Arriving in the commune as the nine day celebration is about to begin, the group is welcomed with open arms by the friendly folk and are eventually introduced to the culture and rules of the land. Right off the bat, the weirdness of the place is palpable but Aster wisely tempers that by having Dani and her friends not turn into crass, ugly Americans. Instead, they are presented as identifying the customs as strange but recognizing a cultural specificity they just might not understand immediately. This helps the audience, too, in accepting why the visitors don’t pack it up and hit the road the moment the first ominous event occurs.
I’ll stop with giving away more of the plot at this point because once the festival truly begins all bets are off and nothing can really prepare you for what happens. Yes, some of the events are probably what you think they are but there are more turns that you won’t be able to see coming. I wasn’t able to watch several parts of the film, the visuals were just too upsetting and not simply because of any violence or gore but because of some emotional sadness that is attached to what occurs. Like Hereditary, there’s little pleasure to be derived at what befalls the characters (good or bad) and by the time the film ended I was appropriately rattled. Make no doubt about it, as extreme as Hereditary was in parts, Midsommar aims for a higher squirm factor and achieves it with fairly little effort.
Without a strong lead, the film wouldn’t have been as effective as it was and Aster lucked out again with a perfect star. Pugh is still gaining momentum in Hollywood and no matter how well this does at the box office I expect the movie to help increase her cache for future projects. While it doesn’t afford her quite the satisfactory journey as Collette was given in Hereditary, there’s plenty of meat on the bone for Pugh to chew on. Reynor’s character is trickier and without giving too much away you have to get to a certain place with him for the climax to work and I didn’t quite make it. Still…major kudos to him for participating in a scene that will likely be the most talked about and shared on the internet. The rest of the cast is strong as well, with particularly good attention paid to the casting of the villagers. Down to the smallest walk-on role Aster has chosen people that I completely believed were a part of this tribe. Extra special notice to Gunnel Fred as Siv, the materfamilias of the commune that welcomes the outsiders in and then expects their full participation as the festival reaches its most pivotal ceremony.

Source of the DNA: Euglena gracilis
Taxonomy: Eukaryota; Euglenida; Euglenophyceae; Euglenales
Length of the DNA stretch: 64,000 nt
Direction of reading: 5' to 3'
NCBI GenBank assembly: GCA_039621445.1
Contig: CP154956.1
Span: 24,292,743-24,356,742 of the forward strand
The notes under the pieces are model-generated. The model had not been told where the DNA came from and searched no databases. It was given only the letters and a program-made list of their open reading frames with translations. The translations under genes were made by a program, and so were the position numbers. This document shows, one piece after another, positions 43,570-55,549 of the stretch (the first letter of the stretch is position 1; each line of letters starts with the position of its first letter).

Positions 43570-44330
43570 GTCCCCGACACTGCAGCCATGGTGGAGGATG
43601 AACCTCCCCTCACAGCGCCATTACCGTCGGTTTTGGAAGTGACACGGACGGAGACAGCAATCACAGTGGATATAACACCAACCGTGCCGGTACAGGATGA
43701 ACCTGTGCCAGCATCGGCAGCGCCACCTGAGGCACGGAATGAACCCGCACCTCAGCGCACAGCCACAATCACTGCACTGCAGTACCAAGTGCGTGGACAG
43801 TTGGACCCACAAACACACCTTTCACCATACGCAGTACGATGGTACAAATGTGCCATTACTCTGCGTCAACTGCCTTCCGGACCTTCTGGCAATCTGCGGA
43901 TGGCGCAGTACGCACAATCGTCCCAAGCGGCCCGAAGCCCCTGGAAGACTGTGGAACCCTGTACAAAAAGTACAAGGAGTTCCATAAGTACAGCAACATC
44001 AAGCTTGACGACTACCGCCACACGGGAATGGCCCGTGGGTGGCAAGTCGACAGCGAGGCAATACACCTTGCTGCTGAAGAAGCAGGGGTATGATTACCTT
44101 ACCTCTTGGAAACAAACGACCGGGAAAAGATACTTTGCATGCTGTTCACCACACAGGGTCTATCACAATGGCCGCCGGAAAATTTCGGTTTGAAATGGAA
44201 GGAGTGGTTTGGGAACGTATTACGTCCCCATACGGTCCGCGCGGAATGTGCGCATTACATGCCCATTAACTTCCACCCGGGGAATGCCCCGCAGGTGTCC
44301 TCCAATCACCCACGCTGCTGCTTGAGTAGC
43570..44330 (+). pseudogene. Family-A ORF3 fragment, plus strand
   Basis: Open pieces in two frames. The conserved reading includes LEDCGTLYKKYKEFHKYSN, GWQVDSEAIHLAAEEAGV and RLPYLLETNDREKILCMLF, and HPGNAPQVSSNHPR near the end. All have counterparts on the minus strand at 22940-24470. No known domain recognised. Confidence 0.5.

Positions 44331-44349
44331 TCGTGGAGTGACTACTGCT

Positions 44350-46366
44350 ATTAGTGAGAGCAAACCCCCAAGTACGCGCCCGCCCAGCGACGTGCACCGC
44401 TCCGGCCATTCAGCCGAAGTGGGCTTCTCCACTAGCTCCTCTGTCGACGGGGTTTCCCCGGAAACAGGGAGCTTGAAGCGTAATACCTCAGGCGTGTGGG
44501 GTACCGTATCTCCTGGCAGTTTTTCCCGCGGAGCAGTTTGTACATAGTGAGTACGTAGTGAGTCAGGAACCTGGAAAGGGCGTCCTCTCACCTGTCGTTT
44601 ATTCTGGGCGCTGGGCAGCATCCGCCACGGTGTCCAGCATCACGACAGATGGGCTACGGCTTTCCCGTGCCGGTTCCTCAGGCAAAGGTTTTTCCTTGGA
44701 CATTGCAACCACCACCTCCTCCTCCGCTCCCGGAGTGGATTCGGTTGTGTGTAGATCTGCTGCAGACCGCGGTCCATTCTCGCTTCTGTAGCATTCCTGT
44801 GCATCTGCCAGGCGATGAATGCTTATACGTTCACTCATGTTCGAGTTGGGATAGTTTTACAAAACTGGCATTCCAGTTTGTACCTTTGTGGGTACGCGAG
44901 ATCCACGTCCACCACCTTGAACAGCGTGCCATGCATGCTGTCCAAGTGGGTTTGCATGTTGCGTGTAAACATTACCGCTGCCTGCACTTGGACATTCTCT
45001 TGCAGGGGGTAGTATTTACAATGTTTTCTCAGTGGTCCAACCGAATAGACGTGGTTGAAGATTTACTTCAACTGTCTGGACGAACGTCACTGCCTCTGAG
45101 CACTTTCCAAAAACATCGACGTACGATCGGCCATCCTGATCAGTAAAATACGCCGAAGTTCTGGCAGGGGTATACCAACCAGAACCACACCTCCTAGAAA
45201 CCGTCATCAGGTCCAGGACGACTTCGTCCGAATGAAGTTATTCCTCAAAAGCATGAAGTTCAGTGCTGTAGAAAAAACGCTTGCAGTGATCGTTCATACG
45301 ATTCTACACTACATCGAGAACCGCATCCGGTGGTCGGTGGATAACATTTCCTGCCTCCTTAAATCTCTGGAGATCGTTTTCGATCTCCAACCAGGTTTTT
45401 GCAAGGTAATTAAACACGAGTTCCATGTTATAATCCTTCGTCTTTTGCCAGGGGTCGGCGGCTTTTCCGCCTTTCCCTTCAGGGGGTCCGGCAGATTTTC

Do I feel the movie could have been shorter? Sure, I mean two hours and twenty minutes is a long time to spend with these themes and this type of extreme experience. It’s an unsettling film and while it takes an unfortunate turn near the end that elicited mood-shattering laughs from the audience, it manages to get back into its lane by the time the credits roll. With Hereditary, I was willing to give it another go because the family dynamics were something I was interested in exploring a bit more. While I enjoyed Midsommar and understood its themes, I’m not certain it’s one I could see again…there’s just too much sadness involved. Still, if you can stomach it and have a hunger for elevated horror this is one to seek out and sink down into.